Monday, May 09, 2016

To Bear Witness to the Gospel of God’s Grace

By Melanie Rigney

(Paul told the presbyters of the Church at Ephesus:) “But now, compelled by the Spirit, I am going to Jerusalem. What will happen to me there I do not know, except that in one city after another the Holy Spirit has been warning me that imprisonment and hardships await me? Yet I consider life of no importance to me, if only I may finish my course and the ministry that I received from the Lord Jesus, to bear witness to the Gospel of God’s grace.” (Acts 20:22-24)

Sing to God, O kingdoms of the earth. (Psalm 68:33a)

Jesus raised his eyes to heaven and said, “Father, the hour has come. Give glory to your son, so that your son may glorify you, just has you gave him authority over all people, so that your son may give eternal life to all you gave him. Now this is eternal life, that they should know you, the only true God, and the one whom you sent, Jesus Christ.” (John 17:1-3)

 Lord, grant me the obedience, faith, and trust to follow where you lead.

It is said Paul’s address to the Church at Ephesus drew tears, people were so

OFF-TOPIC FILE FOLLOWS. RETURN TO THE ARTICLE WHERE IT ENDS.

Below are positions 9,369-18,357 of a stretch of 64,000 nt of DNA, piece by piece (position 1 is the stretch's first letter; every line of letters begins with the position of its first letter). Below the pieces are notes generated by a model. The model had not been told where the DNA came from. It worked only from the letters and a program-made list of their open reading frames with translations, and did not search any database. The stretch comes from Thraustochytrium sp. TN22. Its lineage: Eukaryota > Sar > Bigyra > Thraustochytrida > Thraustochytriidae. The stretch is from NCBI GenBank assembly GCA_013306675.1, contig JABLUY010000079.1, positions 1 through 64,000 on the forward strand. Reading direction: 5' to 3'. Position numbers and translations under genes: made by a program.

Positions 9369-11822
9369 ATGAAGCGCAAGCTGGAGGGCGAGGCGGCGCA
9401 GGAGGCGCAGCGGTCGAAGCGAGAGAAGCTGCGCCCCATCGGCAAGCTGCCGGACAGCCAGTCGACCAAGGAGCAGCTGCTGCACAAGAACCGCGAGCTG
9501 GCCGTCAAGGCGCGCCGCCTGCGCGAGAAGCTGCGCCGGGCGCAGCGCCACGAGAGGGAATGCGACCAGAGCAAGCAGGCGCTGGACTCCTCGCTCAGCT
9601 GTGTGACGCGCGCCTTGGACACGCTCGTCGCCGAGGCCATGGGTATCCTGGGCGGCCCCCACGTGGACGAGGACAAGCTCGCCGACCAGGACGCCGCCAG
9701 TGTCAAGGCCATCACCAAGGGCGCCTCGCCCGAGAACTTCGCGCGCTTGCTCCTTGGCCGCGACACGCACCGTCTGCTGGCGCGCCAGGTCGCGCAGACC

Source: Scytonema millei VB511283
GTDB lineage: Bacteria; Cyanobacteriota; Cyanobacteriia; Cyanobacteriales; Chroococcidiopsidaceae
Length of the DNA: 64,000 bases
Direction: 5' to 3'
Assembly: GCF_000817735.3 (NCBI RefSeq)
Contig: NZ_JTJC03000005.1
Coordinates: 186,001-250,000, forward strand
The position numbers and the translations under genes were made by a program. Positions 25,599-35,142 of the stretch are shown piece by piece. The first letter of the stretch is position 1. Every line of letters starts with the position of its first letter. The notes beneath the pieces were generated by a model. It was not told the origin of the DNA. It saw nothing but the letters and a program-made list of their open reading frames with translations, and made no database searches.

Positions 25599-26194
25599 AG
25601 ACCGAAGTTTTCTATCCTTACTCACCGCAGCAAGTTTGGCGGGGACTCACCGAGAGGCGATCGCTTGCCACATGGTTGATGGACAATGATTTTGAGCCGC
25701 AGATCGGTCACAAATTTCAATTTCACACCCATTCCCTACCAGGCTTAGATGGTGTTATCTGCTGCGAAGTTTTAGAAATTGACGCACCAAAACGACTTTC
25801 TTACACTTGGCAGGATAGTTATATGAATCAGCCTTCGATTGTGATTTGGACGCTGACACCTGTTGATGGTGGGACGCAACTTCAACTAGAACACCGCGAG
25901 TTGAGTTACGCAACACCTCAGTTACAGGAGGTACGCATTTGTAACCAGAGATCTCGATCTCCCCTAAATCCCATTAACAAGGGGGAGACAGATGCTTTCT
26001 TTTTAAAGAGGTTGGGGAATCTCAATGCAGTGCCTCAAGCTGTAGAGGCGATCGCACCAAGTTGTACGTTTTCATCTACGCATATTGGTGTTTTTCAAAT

Paul at Ephesus
byEustache Le Sueur [Public domain],
via Wikimedia Commons.
moved by his words. His travels, according to tradition, eventually would take him to his martyrdom in Rome.

We don’t know what the apostles’ reaction to Jesus’s prayer to the Father that night of the Last Supper was. Confusion, perhaps? Uncertainty? Acceptance of what they could not understand?

In the past month or so, a dozen or more folks in my Northern Virginia faith community have faced big tests of faith. Hospitalizations. Vehicle crashes. Major surgery involving loved ones. Lost jobs. The arrests of family members. Deaths of family members. Some of these events are age-related; others, not. There’s little that can be done by the rest of us beyond praying; sending cards; and listening.

But here’s the thing. Every single one of these souls appears to be less than thrown by the circumstances they’ve been slogging through. That’s not to say they’re jumping up and down with joy for the burdens they’ve been carrying. But there seems to be a universal acceptance of whatever lies ahead, in the same way, Paul and Jesus did. They will bear witness to grace, regardless of the form in which it comes. And I think to myself, this truly is Christianity in action. This is faith. This is courage.

Take time today to visit, call, write, or pray intentionally for a hurting friend.

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